Yours Truly, left, showing a patron the new automatic checkout machine at the St. Albert Public Library, one of the facilities in our community that’s worth making an effort to protect. The library is located in St. Albert Place, at 5 St. Anne St.
A good friend of mine asked me in an email yesterday why I didn’t attend the St. Albert Taxpayers Association’s council candidates’ meeting on Tuesday night.
Here was my answer, lightly edited for brevity and to protect my friend’s privacy:
“I promised myself I’d tell the truth and nothing but the truth during this campaign, so I’ll tell it to you: I decided not to go because I think very few of the SATA group are inclined to vote for me anyway. I have read what some of them have said about union members and library board members. I suspect most members of that group are inclined to think the same way, and won’t have their minds changed no matter what I say. So I rolled the dice and spent my time door-knocking until darkness fell, and then went to karate for a workout and a missionary effort persuading my dojo-mates to take signs home for their lawns. I don’t know if that was the right decision, but it was the one I made in a considered way.”
I don’t really know if I need to say anything more than that, but of course, being a blogger by temperament and habit, I will…
I have a great deal of respect for many members of SATA and count a number of them among my friends. But I simply do not agree with them and at least one of the candidates they support that such municipal services as public transit, recreational and cultural services, not to mention our wonderful public library, are “non-essentials.” Nor are those services and facilities merely the enthusiasms of “special interests,” as other SATA supporters have suggested.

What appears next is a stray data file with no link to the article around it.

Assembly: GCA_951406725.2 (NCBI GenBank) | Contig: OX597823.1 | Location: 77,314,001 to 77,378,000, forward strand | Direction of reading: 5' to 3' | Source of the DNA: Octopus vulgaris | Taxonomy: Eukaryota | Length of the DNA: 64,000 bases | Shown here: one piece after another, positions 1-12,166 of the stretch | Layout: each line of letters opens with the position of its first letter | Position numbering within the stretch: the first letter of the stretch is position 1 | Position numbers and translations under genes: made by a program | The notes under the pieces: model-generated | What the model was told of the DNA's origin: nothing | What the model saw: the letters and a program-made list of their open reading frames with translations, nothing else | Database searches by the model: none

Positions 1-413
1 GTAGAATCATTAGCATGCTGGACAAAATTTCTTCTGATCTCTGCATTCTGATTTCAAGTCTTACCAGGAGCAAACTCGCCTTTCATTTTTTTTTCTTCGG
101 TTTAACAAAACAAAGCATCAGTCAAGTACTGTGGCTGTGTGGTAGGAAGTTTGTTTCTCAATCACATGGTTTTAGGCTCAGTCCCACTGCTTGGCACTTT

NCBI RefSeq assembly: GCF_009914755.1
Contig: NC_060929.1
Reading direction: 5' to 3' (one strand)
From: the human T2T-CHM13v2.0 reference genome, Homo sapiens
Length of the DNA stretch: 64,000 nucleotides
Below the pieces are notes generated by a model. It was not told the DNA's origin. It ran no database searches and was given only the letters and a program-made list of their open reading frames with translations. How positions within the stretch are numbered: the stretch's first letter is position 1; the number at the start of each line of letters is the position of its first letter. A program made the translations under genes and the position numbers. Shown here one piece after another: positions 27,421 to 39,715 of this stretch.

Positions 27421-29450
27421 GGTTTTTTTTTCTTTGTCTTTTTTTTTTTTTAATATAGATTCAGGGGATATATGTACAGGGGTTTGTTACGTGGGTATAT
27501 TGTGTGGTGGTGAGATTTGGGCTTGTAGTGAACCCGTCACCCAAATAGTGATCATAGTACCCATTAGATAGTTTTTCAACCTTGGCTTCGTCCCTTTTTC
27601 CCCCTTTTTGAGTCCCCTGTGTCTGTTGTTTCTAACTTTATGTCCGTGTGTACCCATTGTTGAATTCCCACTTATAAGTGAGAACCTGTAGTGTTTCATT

On the contrary, these are among the things that make our community the desirable and livable place that it is.
As I have said repeatedly in my campaign materials, I believe St. Albert needs to preserve the quality public services for which it is known while continuing to keep municipal costs under control. Good work has been done in this area in the past and that effort needs to continue as a priority in the future.
So let’s be very clear, if you vote for me, you are voting for a candidate that believes in, values and will fight to defend public transit, recreational, cultural and library services, winter and summer road maintenance, trees and parks. All of these services can be defended while being responsible with taxpayers’ dollars.
Among our fellow citizens are naturally people who take a different view. Some of them are among the very small group that attended SATA’s meeting Tuesday. This is their right and entirely proper in a democracy. A very few of them go too far in their criticism, however.
If like me you speak up for the importance of public libraries, you can expect to be pilloried on certain local websites – as happened to me when as a member of the St. Albert Public Library Board I defended a survey conducted by the library to determine the services most valued by library patrons.
The same website was quite critical yesterday of the significant group of city council candidates who did not show up at SATA’s meeting – so be it, that’s fair ball in municipal politics, where all issues are local.
Now St. Albertans know why I wasn’t there. I wouldn’t be so bold as to speak for others.
But opposition to public services goes too far when it is expressed in crude commentary like the anonymous blog site employing bathroom attacks on current council members (now deleted by its authors) or the anonymous letter sent to retiring Councillor Roger Lemieux that was published yesterday on Mayor Nolan Crouse’s blog.
The vision of St. Albert set out in that letter is certainly not the one I share.
I believe there is a bigger world out there – and that St. Albert needs to be a part of it. That’s why I’m running for city council.